Viet Thanh Nguyen took the Pulitzer Prize in fiction Monday for his debut novel, “The Sympathizer,” published by Grove Press. Nguyen, a professor at the USC, is one of the L.A. Times’ 10 critics at large.
“Thanks for all your good wishes,” Nguyen wrote on Facebook. “I double checked with real people in my publisher’s office...and they say that The Sympathizer really did win the Pulitzer Prize. Unless this is some cosmic virtual reality trick. I’m stunned.”
Reached by phone in Boston, where he would be giving a reading later Monday night, Nguyen expressed surprise and delight. He had no plans to break out the champagne until after his reading was concluded.
The Pulitzer committee lauded “The Sympathizer” as “a layered immigrant tale told in the wry, confessional voice of a ‘man of two minds’ -- and two countries, Vietnam and the United States.”
Nguyen, who lives in Los Angeles, was born in Vietnam; his family came to the U.S. as refugees in 1975. “The Sympathizer,” which follows a wickedly smart double-agent for South Vietnam, begins at the end of the Vietnam War, moves to Southern California and eventually winds up on a film set not unlike “Apocalypse Now.” Part thriller, part political satire, “The Sympathizer” is sharp-edged fiction.
Nguyen cited prior Pulitzer wins by Jhumpa Lahiri and Toni Morrison as being significant to him. “Certainly when Jhumpa Lahiri won for ‘Interpreter of Maladies’ it was huge for any of us working in Asian American literature,” he said, admitting that’s one of many ways to classify her short story collection. “When that happened, it was such a landmark for those of us who are writers of color and Asian American writers.”
He says he admired the choice “to give it to Toni Morrison [for ‘Beloved’] who is not just a writer but a thinker. She’s absolutely uncompromising in her aesthetic, and so articulate about why she makes certain kinds of decisions in her writing... her claim that she writes literature for black people first and foremost. That was always my aspiration too – to write for an audience of people who are intimate to me, and not to think that I was writing for a white audience first.”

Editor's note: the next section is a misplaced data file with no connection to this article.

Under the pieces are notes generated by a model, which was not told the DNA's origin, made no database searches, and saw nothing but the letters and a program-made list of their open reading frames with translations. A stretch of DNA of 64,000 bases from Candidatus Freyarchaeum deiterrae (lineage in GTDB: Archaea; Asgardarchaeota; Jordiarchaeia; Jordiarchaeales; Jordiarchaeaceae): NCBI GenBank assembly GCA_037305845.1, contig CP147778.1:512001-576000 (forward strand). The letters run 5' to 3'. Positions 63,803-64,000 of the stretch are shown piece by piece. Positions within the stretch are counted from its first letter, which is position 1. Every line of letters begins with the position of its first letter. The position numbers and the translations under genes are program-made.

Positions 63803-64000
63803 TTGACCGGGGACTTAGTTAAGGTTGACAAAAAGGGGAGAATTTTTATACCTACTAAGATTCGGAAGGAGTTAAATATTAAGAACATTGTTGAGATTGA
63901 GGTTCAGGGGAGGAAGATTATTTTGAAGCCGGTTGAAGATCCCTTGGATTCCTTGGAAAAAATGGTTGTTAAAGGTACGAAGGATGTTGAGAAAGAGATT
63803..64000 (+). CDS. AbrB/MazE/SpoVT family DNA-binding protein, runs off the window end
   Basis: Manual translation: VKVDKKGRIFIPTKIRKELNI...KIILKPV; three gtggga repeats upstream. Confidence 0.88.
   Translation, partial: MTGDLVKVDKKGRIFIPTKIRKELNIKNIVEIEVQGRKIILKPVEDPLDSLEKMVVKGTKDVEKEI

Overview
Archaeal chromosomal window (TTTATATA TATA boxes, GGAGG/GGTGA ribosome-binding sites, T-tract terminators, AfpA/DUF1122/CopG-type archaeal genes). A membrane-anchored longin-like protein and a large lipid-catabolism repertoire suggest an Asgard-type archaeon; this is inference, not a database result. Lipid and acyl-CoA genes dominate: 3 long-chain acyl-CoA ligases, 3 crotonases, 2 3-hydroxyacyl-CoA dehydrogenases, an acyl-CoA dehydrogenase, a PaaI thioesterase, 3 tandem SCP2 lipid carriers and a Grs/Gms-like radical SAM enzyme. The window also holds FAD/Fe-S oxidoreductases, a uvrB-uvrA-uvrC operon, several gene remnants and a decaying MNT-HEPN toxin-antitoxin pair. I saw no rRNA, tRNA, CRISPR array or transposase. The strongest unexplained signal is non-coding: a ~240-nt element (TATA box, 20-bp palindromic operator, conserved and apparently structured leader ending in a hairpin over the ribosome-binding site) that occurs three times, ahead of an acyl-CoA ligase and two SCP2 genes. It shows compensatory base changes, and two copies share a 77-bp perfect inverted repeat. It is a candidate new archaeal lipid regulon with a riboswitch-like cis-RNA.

Nguyen explained, “The book is confession from one Vietnamese person to another – it was always designed to be addressed to Vietnamese people – anyone else who’s reading they are not the intended audience, at least not in the novel. I thought I was writing the book for myself, but to reach a larger audience it would have to speak to multiple audiences – from the feedback I’ve received, they’ve responded very positively to the book too.”
Talking to the Times in 2015, Nguyen explained his perspective in creating the character. “You have a much happier life if you just see things from one point of view. You have no ambiguity,” he says. The protagonist of “The Sympathizer” -- who goes unnamed throughout the book -- has to see two sides, constantly judging others and himself in a moral morass.
It’s important that the Pulitzer committee recognized a work of fiction from Los Angeles, set in locations on the Pacific Rim. “We are a Pacific-facing country as much as an Atlantic-facing one,” Nguyen told The Times. “Literary culture needs to recognize that diversity.”
Nguyen’s latest book is the nonfiction study “Nothing Ever Dies: Vietnam and the Memory of War,” published earlier this month by Harvard University Press. He is at work on a sequel to “The Sympathizer.”
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